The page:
The Different Rules of Dodgeball

Different leagues have different rules, but they have similar basic aspects in every game dodgeball. In a game, you can use up to three and less than 10 dodgeballs. Six is the number of balls you must have when conducting a game and having the rule enforced. The ball has a material of foam based and is the size of a volleyball and has a plastic shell. People usually use a standard size for all their balls or they can use multiple sizes in a match. The game is usually played on a volleyball court, basketball court, a fenced area or other areas. There is no specific dodge ball court design, but whatever court they use, they must have a center line.  At the beginning of a match, the balls are lined up on the center line. Once the whistle blows, the players rush toward the center line and try to grab the balls backwards to their teammates in the back of the court. The players cannot pick up the ball and throw it right away. That is considered as an opening rush. As soon as the balls are cleared from the center of the line, the players may then throw the balls at the opposing teams and try eliminating the other players.  When a different player on the opposing team has been hit by a dodgeball and no one catches it before it becomes a dead ball, that player is out and must move to the team’s benches. This rule also applies to if someone tries to catch the ball and the ball is dropped. You can hit people in the head depending on the rules and what type of game you are playing.  If a player catches the ball that is being thrown by the other team, then the player who threw the ball is out, and the player who has been out the longest on the team who caught the ball is back in the game. As long as the ball has been caught and it has been held in their hands for at least two seconds, the thrower is out. All players can pick up the dead balls and throw them back at the other team and can leave the court to gather the balls that have rolled out of bonds, but cannot throw the ball until they are back in the court. A player can use their ball in their hands to block the different balls that are coming in their direction. Depending on the rules of the game you are playing, if a ball in the player’s hand is knocked out their hands as the opposing team throws or the ball is dropped when using to defect the oncoming balls, the player can be eliminated. The game is over once all the players on the team are out.  A three-minute time limit has been established for each contest. If neither team has been eliminated at the end of the three minutes, the team with the greater number of players remaining will be declared the winner.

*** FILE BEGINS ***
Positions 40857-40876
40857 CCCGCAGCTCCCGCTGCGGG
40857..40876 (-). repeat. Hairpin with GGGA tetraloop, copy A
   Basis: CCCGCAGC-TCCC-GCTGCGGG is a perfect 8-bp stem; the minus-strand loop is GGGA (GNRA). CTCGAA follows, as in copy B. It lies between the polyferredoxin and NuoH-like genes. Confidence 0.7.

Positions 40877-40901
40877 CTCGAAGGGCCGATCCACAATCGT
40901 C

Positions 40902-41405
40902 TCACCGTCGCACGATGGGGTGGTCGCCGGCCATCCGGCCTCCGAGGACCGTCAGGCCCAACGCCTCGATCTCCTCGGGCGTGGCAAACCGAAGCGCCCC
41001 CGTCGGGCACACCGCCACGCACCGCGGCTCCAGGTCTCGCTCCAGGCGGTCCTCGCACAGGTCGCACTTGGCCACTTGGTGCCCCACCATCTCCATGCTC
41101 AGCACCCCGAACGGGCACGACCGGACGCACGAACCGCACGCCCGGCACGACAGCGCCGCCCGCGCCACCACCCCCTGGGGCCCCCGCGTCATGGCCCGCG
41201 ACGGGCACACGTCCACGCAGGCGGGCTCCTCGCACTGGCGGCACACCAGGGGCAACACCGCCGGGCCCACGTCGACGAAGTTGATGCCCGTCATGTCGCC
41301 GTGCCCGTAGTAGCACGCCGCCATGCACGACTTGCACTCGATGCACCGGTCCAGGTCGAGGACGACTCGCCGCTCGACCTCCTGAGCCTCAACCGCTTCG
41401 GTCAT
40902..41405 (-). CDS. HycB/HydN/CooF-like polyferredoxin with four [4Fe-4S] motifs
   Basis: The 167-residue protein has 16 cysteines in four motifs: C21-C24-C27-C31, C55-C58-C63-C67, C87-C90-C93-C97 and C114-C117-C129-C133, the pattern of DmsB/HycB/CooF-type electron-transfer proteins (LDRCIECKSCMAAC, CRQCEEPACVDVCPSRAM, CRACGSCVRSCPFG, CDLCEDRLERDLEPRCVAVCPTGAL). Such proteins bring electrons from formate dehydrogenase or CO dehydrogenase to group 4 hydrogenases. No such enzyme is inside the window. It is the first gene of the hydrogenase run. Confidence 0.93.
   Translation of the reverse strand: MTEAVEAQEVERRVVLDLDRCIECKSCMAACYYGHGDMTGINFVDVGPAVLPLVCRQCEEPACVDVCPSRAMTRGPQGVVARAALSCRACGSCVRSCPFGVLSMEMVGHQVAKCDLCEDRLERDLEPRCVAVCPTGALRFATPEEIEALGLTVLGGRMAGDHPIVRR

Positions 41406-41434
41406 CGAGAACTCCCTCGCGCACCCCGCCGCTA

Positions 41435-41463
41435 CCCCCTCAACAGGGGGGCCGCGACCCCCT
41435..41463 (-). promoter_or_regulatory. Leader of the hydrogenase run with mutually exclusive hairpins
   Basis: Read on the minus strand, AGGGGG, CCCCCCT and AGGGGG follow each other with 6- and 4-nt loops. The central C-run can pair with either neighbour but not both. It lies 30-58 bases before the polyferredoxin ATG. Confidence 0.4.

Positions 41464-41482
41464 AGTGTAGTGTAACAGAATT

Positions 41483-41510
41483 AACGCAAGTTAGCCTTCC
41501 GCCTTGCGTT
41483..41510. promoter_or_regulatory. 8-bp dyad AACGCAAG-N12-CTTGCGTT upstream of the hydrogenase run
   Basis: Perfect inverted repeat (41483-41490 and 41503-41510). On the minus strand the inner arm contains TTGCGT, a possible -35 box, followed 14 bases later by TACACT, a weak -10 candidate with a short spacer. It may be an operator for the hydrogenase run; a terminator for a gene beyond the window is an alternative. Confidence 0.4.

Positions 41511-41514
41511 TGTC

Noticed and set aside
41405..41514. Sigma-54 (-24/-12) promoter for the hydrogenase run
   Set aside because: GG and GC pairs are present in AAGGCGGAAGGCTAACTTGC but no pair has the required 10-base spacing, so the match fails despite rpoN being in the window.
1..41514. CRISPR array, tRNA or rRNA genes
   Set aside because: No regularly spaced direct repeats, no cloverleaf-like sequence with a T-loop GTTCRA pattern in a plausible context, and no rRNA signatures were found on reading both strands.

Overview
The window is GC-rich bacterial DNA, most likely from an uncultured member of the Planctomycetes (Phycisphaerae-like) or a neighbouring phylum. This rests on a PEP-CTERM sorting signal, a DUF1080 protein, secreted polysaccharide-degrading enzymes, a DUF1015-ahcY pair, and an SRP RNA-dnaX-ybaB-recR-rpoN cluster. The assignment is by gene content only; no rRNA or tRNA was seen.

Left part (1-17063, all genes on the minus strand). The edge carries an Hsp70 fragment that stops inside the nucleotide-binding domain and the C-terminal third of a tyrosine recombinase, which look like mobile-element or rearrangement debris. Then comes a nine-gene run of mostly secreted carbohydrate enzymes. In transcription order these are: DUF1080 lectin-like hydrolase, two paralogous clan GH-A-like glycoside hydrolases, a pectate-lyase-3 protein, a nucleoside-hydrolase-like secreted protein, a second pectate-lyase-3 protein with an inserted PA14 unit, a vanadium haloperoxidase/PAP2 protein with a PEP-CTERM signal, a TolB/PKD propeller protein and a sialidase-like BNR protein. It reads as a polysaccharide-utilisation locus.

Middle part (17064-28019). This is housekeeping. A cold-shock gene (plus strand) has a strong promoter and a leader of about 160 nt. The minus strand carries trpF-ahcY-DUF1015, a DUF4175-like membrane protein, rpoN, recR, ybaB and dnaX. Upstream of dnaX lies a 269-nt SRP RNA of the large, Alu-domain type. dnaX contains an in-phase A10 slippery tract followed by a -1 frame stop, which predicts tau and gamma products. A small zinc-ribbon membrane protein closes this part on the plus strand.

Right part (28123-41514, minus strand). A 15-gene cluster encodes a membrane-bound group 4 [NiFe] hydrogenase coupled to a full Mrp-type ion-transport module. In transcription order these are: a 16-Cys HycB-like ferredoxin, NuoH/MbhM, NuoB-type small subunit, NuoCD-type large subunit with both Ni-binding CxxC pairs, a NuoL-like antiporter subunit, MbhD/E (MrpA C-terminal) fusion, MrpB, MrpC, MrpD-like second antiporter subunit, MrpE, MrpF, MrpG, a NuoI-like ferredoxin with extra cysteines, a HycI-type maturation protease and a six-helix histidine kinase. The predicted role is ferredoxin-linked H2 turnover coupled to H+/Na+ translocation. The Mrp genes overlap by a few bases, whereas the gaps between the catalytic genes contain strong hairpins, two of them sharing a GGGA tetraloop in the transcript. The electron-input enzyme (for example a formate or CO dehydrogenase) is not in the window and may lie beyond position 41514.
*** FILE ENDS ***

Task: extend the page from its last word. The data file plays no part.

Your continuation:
Different terms used in the game of dodge ball are according to the WeHo Dodgeball League:

attack line– The center or half-court line, which is the furthest either team can attack from.

ball control – Keeping the majority of the seven balls on your side of the court, and systematically attacking.

buddy up – Offense: Synchronized throwing with one or more teammates. Defense: When catchers pair up with snipers or throwers to block the opposition, and to protect teammates from direct counterattacks.

deflection – When the ball ricochets off a ball or player. Offense: Deflections can be a major weapon because they can get multiple players out on one throw. Defense: Players often use a ball to deflect another up, hoping a teammate will make the catch.

dead ball – A dodgeball that has touched the floor, wall or ceiling.

fault– Any action other than being hit that results in a player being ruled out, including stepping over the attack line, going out of bounds or repeatedly making high throws.

headshot – A thrown ball that hits a player anywhere above the neck. If the player is standing, he/she is not out and the thrower is given a warning for high throws.

opening run – The initial run to get the balls at the attack line.

pump faking – An act done to fool the opposition into believing a ball is coming their direction.

suicide – Jumping over the attack line, and in effect sacrificing yourself to hit another player.

10-second count – An edict issued by the referees to the team holding a majority of the seven balls in play. They have 10 seconds to throw however many balls they hold more than the opposition. If a team does not comply with the count, they must give the opponent all of their balls.

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